Developing Scotland's circular economy - proposals for legislation: analysis of responses

Independent analysis of responses to the “Developing Scotland’s circular economy: consultation on proposals for legislation” paper which included proposals for a circular economy bill and two secondary regulations relating to single-use carrier bags and procurement.


1. Developing Scotland's circular economy: Proposals for legislation.

2. Making Things Last: A Circular Economy Strategy for Scotland.

3. Developing Scotland's Circular Economy: Proposals for Legislation.

4. The figure, 1,244, has been provided by the Scottish Government. No independent verification of the number and type of campaign responses has taken place as part of the analysis.

5. Scottish Government (2019) Report of the Expert Panel on Environmental Charging and Other Measures (EPECOM): Recommendations on Single-use Disposable Beverage Cups. July 2019.

6. Some environmental charities, third sector and community sector organisations made clear that they would prefer an outright ban on these items, rather than introducing charges for them.

7. This gives devolved administrations the power to prohibit or restrict the importation, use, supply or storage of injurious substances or articles and was used as the basis for introducing regulations to ban microbeads and cotton buds in Scotland.

8. Reference was made to circular construction strategies published by the World Green Building Council ( and the Netherlands Circular Economy package (page 58 onwards), (

9. In relation to the healthcare sector, it was reported that there is a culture of excessive levels of waste because of the reliance on single-use items for infection control. However, the point was made that it is unnecessary, for example, to use disposable gowns for x-rays or a separate medicine cup for every tablet, or to dispose of expensive splints which could be sanitised.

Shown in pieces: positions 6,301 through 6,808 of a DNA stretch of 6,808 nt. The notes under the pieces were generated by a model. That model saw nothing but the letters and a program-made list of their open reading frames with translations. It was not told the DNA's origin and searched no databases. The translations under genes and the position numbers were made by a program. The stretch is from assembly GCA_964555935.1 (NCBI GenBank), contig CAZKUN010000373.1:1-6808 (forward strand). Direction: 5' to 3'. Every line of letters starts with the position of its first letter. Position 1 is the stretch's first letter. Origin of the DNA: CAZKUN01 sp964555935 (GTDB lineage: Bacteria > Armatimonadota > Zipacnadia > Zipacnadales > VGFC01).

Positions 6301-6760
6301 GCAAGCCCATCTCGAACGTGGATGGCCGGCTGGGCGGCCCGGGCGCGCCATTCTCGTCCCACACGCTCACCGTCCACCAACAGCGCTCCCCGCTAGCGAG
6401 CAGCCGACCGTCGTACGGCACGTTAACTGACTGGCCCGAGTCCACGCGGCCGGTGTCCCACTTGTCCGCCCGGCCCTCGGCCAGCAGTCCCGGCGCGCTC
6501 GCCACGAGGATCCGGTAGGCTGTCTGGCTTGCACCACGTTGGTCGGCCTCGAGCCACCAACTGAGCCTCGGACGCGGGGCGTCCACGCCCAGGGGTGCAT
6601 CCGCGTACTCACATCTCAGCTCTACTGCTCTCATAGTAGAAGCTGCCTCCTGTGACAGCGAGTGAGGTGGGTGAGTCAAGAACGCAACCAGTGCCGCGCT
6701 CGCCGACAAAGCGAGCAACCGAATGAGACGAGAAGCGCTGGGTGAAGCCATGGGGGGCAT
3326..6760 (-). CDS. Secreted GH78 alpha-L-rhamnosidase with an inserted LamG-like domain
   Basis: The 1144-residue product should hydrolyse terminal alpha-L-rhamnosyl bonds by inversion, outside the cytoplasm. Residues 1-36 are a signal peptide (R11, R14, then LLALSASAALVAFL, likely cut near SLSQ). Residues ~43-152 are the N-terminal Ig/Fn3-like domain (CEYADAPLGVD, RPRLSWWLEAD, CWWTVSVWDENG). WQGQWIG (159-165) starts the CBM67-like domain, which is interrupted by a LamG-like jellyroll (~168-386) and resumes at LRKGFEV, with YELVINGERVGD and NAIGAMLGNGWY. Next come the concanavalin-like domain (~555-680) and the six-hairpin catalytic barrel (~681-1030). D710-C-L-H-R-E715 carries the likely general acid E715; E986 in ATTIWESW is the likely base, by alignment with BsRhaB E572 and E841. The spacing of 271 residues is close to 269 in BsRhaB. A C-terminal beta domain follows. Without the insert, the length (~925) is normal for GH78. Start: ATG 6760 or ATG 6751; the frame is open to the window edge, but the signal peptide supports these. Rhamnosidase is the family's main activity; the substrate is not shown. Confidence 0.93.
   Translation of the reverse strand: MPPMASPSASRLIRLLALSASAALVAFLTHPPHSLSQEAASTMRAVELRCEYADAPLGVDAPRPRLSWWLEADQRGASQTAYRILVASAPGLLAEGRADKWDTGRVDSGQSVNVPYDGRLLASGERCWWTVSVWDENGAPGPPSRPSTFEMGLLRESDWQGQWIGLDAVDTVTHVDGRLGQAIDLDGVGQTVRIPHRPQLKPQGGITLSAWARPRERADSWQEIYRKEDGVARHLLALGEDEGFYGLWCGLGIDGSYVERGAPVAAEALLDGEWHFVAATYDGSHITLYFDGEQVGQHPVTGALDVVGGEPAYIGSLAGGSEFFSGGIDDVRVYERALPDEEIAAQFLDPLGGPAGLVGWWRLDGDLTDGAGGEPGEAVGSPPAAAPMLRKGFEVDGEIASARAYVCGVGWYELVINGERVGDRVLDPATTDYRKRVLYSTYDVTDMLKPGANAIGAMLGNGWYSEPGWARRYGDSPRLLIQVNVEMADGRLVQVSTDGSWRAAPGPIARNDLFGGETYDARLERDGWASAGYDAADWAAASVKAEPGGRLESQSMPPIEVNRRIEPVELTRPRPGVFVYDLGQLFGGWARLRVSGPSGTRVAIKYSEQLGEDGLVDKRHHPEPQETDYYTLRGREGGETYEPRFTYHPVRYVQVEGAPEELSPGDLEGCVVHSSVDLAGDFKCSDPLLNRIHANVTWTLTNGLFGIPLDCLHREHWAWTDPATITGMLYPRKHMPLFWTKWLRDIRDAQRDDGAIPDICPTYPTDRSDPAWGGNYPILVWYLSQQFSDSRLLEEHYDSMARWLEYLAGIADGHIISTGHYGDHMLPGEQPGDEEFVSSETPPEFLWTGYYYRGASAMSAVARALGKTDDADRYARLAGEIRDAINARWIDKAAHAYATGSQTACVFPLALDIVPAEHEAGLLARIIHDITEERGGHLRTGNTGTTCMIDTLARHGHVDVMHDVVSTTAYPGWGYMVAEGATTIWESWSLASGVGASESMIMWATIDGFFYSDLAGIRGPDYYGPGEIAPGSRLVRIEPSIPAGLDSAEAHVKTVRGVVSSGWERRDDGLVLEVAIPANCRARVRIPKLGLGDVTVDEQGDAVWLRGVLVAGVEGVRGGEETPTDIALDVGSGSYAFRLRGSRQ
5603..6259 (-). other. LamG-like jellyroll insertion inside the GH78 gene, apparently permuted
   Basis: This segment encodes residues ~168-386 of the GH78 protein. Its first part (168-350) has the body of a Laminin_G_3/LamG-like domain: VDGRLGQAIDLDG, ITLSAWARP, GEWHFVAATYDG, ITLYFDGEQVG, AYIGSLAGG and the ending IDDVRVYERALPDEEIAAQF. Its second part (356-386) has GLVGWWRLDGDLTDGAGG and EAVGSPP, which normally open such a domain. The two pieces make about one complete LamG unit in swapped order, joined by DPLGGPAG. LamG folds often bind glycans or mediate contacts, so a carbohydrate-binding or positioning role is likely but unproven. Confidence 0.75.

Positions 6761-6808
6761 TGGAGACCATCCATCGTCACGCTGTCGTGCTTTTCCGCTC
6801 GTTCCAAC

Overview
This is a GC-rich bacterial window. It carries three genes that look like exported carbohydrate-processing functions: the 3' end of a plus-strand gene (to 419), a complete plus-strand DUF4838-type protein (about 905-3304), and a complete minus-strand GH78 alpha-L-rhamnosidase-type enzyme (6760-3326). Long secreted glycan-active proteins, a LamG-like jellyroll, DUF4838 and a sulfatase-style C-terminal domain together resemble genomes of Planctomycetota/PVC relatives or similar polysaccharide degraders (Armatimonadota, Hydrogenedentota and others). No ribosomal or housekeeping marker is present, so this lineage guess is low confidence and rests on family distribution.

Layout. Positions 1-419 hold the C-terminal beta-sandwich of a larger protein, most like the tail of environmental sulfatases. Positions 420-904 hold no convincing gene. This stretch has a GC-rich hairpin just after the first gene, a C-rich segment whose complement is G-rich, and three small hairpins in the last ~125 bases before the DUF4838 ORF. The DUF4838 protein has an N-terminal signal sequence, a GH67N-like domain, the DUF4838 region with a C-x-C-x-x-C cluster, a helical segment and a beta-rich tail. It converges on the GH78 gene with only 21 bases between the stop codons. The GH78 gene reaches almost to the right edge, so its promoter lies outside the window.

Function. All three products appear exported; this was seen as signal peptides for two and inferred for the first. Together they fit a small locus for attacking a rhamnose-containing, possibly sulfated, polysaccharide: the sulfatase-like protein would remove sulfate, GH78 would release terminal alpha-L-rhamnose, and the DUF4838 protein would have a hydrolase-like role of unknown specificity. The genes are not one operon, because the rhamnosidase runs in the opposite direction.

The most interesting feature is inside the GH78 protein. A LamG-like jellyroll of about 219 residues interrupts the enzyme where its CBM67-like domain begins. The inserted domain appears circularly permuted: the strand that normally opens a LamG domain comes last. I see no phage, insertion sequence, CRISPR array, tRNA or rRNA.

16. See Scottish Government (2016) Dignity: Ending hunger together in Scotland. Report of the independent working group on food poverty, June 2016. The four principles that should guide a dignified response to food insecurity are: (i) involve in decision making people with direct experience, (ii) recognise the social value of food, (iii) give people opportunities to contribute, and (iv) leave people with the power to choose.



19. Information about the Scottish Household Recycling Charter and its accompanying Code of Practice are available at

20. The British Standard Institution has published a specification for compost materials known as BSI publicly-available specification (PAS) 100 which applies across the UK. The aim of the BSI PAS 100 is to try and improve confidence in composted materials among end users, specifiers and blenders. It also helps producers distinguish between products that are safe, reliable and high performance from those that are not. BSI PAS 110 aims to remove the major barrier to the development of anaerobic digestate and its markets by creating an industry specification against which producers can verify that the recycled material is of consistent quality and fit for purpose.

21. See: European Commission, The new ecodesign measures explained, Oct 2019,

22. Project Beacon has been funded by Zero Waste Scotland.
Details are available from:

23. Scottish Government (2019) Circular Economy Bill proposals: partial EQIA,

24. Scottish Government (2019) Circular Economy Bill proposals: partial BRIA,

25. Note that although the question asked about 'additional likely impacts' (i.e. over and above those discussed in the partial EQIA) respondents simply discussed any impacts they thought were relevant.

26. The reference here may be the 2016 European Commission document, Buying Green - A handbook on green public procurement.
Available from:

27. Nutrient budgeting is a technique used to quantify or predict nutrient deficits or surpluses, either at a whole-farm or field scale, in an attempt to determine fertiliser requirements. It can improve nutrient use efficiency and reduce nutrient losses from agriculture.





Back to top